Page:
Not just a compliance issue, but a matter of trust and customer retention
Are you ready? According to a recent article in Security Sales and Integration magazine, alarm dealers of all sizes are crossing the threshold and beginning to pay significant attention to Cyber Security issues and how they affect their companies. Whether it is the Gramm Leach Bliley Act or the Federal Trade Commission, C-Suite executives are embracing the challenge because it is the law, and the alternative is not good for them and their customers.
Here is one very good reason why: a $700M reason. The Equifax Breach settlement was recently announced, and it gets your attention. Equifax took their sweet time to patch a hole in their computer systems. They chose not to notify their regulatory authorities or tell anyone, thus resulting in the compromise of personal information for more than 140 million people. Two hundred and seventy-five million dollars, of the settlement, will be distributed to all the states plus Puerto Rico and the District of Columbia. In addition, Equifax will pay out $425M to compensate customers and provide credit monitoring. In the words of FTC chairman, Joe Simons, “Companies that profit from personal information have an extra responsibility to protect and secure that data. Equifax failed to take basic steps that may have prevented the breach.” They made almost every mistake in the book. They ignored the breach for almost 90 days, when they actually knew there was a serious problem, before notifying the government. They then waited another 30 days to notify their customers.
Alarm dealers, Integrators, Fire companies and Central Monitoring stations likely fall under these same regulations, plus a multitude of Privacy laws that have been passed by many states. Equifax has insurance and some very good lawyers, but the settlement still puts a big hole in their cash flow. Our alarm customers are monitored and serviced every day by us, but they would leave en masse, if we treated a breach of their personal information similarly.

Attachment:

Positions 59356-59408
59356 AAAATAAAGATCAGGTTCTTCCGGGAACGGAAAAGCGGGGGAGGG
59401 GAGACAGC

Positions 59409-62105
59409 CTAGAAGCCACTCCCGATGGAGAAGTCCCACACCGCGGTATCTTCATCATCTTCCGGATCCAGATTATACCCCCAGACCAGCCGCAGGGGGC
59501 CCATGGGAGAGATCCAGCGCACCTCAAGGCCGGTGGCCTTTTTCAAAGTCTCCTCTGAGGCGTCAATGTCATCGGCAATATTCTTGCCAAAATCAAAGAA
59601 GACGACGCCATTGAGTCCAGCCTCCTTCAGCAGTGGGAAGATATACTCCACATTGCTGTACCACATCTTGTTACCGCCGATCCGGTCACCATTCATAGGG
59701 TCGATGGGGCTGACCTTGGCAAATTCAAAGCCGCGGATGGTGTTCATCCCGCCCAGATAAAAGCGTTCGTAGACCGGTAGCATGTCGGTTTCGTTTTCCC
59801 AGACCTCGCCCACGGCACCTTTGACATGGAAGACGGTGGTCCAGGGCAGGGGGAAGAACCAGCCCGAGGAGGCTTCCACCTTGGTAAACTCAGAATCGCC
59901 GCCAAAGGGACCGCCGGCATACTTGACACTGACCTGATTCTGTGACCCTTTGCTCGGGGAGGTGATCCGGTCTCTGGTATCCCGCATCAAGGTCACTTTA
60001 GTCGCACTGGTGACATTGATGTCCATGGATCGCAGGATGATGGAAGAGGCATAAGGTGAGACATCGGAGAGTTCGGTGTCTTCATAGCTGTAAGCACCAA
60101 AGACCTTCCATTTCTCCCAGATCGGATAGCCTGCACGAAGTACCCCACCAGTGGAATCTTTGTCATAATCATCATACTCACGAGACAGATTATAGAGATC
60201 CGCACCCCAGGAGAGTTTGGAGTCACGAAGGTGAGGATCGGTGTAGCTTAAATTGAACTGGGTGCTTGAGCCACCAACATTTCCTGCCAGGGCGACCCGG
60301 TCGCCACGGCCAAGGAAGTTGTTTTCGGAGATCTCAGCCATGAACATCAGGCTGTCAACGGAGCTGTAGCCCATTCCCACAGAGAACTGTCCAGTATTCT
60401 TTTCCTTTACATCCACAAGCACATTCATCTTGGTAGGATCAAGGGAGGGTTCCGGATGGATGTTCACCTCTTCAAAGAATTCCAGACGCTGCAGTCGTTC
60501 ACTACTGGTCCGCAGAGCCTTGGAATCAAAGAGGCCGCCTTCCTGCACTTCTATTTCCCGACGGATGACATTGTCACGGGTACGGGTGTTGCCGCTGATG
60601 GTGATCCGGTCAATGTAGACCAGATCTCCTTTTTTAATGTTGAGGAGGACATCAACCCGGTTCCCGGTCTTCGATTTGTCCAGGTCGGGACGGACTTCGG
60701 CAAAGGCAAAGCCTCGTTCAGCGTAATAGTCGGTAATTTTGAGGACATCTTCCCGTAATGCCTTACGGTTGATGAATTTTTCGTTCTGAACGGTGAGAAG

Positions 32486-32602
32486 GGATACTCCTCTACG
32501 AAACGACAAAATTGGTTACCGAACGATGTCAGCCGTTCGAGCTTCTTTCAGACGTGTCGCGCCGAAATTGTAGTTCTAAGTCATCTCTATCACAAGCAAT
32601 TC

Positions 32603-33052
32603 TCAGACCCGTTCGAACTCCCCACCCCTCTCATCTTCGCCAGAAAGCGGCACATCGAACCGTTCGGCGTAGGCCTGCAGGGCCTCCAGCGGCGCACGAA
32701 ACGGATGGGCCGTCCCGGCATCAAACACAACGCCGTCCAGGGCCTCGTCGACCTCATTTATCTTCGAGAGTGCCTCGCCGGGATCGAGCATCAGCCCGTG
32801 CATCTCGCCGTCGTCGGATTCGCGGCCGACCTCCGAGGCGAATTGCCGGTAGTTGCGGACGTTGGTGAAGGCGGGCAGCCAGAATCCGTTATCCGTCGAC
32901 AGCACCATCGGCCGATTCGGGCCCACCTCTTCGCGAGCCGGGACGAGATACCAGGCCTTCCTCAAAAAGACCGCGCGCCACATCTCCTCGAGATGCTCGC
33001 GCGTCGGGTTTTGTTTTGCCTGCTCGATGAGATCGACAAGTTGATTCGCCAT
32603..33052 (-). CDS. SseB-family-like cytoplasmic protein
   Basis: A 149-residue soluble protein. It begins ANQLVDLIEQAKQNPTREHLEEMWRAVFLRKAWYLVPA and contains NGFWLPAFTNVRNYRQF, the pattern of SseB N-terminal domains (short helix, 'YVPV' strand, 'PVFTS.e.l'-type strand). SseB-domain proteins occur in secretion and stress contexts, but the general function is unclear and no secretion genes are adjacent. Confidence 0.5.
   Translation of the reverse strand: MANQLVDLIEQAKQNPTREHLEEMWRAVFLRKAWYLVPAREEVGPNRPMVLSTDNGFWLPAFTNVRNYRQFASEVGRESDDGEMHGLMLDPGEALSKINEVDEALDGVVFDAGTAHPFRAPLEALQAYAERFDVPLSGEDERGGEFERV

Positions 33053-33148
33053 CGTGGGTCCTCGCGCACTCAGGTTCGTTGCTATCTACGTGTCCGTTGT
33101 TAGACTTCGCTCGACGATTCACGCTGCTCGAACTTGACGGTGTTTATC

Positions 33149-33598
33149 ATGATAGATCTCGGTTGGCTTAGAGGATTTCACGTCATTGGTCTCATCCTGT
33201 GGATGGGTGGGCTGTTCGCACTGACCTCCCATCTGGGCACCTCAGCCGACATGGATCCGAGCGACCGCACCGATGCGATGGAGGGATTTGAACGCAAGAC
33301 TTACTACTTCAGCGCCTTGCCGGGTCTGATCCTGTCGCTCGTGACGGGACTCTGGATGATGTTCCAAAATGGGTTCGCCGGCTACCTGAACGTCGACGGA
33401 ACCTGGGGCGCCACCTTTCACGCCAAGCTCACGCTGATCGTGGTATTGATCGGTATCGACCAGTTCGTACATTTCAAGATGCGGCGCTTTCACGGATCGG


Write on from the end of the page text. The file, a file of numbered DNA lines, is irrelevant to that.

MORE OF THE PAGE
According to “HashedOut-2019”, Cyber security is like a muscle: the more you work it and keep it engaged, the stronger and more honed it will become. If you become complacent, the cyber equivalent of a “couch potato” you’ll see your employees’ sense of cyber awareness get “out of shape”, and become ineffectual, leaving your organization defenseless against external cyber threats. I’d say nobody wants that, but then I’d be lying–cybercriminals are hoping for exactly that.
Alarm dealers and central stations are busy folks doing what we do so well. However, we are still smart enough to use passwords and change them when an employee leaves the company. We are smart enough and aware that it is a dangerous cyber world out there. But, how much of our time is actually focused on our cyber risk? Clearly, not enough. Physical security is our business. We are not trained in Cyber security or Risk management. In the same way that we off-loaded the responsibilities of alarm monitoring to third-party central stations, we should consider doing the same with Cyber security and its myriad of new issues. We trust our alarm central stations to deploy the technology and resources to the monitoring function in a professional fashion. Isn’t it time we do that with our Cyber security responsibilities? Info Safe is one of the leading companies that has addressed the Cyber security challenge and is providing the software, resources and trained personnel to professionally manage the issue for their clients. Info Safe, however, is the only entity that realized one important factor in dealing with Cyber security in all its forms. That is the need to certify that their clients have completed all of the requirements necessary to comply with Federal and State regulations and will not fall into the “I’ve been Equifaxed trap”. This certification will assure customers, suppliers, lenders, and their insurance agent that they have done the “right thing” to comply with the law.
Tony Smith is the founder and President of Security Funding Associates, a 20-year Brokerage and Advisory Services firm, located in Los Angeles, California. He is a licensed alarm dealer, former President of the CAA, and former Board member of ESA. Tony may be contacted at firstname.lastname@example.org or (626)795-9199.